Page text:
Beef + Lamb New Zealand (B+LNZ) says it supports the need for reforming the Resource Management Act 1991 (RMA) but opposes the proposed new Bills in their current form.
B+LNZ made its submission on the Government’s RMA reform consultation on Friday. It agrees reform is needed to improve efficiency and effectiveness but calls on the Government to withdraw and rework the proposed Bills.
B+LNZ chief executive Sam McIvor says B+LNZ has worked with a wide range of sector groups as his organisation has developed its submission, and the groups all have similar concerns.
“Any reform of New Zealand’s resource management system will impact the way sheep and beef farmers will be able to farm. It’s therefore critical that such a substantial reform process is well thought-out and will lead to positive change.
“Significant concern has been expressed across the sector, and beyond, about the process to date, and the resulting proposed Bills. Put simply, the Government has not got it right yet.
“It has been very difficult to assess and provide comprehensive feedback on the Bills within the limited timeframe of the consultation period, and with incomplete information. It’s yet another example of the Government trying to do too much, too fast.
“They need to hit pause and take the time to get this right, and work with the people this will affect to ensure we all get the best outcomes.”
Mr McIvor says on a wider level, farmers are already grappling with too much change.
“Farmers are feeling overwhelmed with the environment-related policy changes that have already come their way, on top of labour shortages and high on-farm inflation. For some they’re also now faced with dealing with rebuilding their businesses after severe weather events.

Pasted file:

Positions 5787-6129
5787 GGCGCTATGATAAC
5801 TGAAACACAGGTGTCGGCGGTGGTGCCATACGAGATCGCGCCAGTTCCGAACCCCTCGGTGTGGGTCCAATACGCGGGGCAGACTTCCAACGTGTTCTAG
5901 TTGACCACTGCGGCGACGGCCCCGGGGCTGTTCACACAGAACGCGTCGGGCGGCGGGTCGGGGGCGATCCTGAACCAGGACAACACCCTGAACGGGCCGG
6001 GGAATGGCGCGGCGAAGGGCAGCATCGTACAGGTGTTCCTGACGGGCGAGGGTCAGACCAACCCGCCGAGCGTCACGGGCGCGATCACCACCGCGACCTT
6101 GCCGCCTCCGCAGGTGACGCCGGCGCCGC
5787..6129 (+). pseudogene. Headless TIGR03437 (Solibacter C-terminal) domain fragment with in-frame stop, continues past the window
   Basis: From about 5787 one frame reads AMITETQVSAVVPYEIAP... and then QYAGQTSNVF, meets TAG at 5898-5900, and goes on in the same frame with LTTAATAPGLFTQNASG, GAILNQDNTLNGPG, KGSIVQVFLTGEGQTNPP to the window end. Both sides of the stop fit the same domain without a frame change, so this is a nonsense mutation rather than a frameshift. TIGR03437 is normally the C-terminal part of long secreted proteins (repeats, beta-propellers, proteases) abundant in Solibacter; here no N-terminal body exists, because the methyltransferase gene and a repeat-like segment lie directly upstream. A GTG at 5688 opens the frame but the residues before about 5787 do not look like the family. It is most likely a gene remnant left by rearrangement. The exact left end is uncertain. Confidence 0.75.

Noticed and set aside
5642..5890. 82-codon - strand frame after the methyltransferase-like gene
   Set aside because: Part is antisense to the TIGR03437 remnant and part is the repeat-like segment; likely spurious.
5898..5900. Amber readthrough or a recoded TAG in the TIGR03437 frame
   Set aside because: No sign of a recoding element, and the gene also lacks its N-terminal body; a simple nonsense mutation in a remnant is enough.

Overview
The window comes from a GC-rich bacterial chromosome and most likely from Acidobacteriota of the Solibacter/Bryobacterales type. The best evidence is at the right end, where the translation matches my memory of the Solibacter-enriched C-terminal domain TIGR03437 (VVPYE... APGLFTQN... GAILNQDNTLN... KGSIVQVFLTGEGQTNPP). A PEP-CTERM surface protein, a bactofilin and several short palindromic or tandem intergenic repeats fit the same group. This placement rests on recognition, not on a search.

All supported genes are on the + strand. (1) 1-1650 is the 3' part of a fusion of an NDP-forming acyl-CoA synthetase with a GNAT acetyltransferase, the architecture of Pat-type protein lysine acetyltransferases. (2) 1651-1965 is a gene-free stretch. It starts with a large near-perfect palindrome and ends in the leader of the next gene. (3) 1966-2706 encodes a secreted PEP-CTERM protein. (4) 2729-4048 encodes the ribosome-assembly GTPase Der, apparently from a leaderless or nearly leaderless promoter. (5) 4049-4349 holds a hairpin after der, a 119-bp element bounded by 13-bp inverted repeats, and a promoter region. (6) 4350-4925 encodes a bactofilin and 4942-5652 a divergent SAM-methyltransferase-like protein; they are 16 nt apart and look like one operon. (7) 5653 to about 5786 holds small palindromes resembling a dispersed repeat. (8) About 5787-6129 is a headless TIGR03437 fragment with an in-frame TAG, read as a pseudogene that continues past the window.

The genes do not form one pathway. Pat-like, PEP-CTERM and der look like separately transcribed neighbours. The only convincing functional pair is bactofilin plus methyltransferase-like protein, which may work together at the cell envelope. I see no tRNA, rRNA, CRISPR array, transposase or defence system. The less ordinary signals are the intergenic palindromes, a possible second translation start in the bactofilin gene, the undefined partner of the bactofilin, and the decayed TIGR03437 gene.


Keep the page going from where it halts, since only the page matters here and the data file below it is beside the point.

“We’re urging the Government to halt the introduction of any new rules, including RMA reform.”
The Government announced its intention to replace the RMA through three bills in February 2021. Two bills are now at the select committee stage; the Natural and Built Environment Bill (NBE Bill) and the Spatial Planning Bill (SP Bill).
The NBE Bill would provide for a National Planning Framework (NPF), which is yet to be released, that would replace existing pieces of national direction.
“After reviewing the Bills, it has become clear that much of the proposed resource management system will be dependent on the form and content of the NPF, which is yet to be released.
“Without that detail, it’s impossible to provide a full analysis of the direction and implementation of the new bills, and therefore the impact on farmers.”
Specific concerns raised in the B+LNZ submission include the form and function of proposed regional planning committees and consideration of regional variances.
It raises concerns about farmers’ voices not being heard, and concerns that the Bills propose a significant level of responsibility and power to the Minister for the Environment and central Government.
Other concerns include potential duplication of existing legislation (such as the ability for regional plans to introduce greenhouse gas targets, which duplicates the Climate Change Response Act 2002) and issues around the proposed consenting regime.
Two key issues are the 10-year consent duration for activities involving the taking, using, damming, or diverting of water, or discharge of contaminants into water or onto land where it could enter water, and the market-based allocation method for discharges.
The proposal could result in uncertainty for farmers and most importantly, reduce their ability to invest in and plan for future operations.
Note to editors: download B+LNZ’s submission on the Natural and Built Environment Bill and the Spatial Planning Bill (PDF, 648 KB).
For more information, please contact B+LNZ's James Ford on 027 235 9806 or firstname.lastname@example.org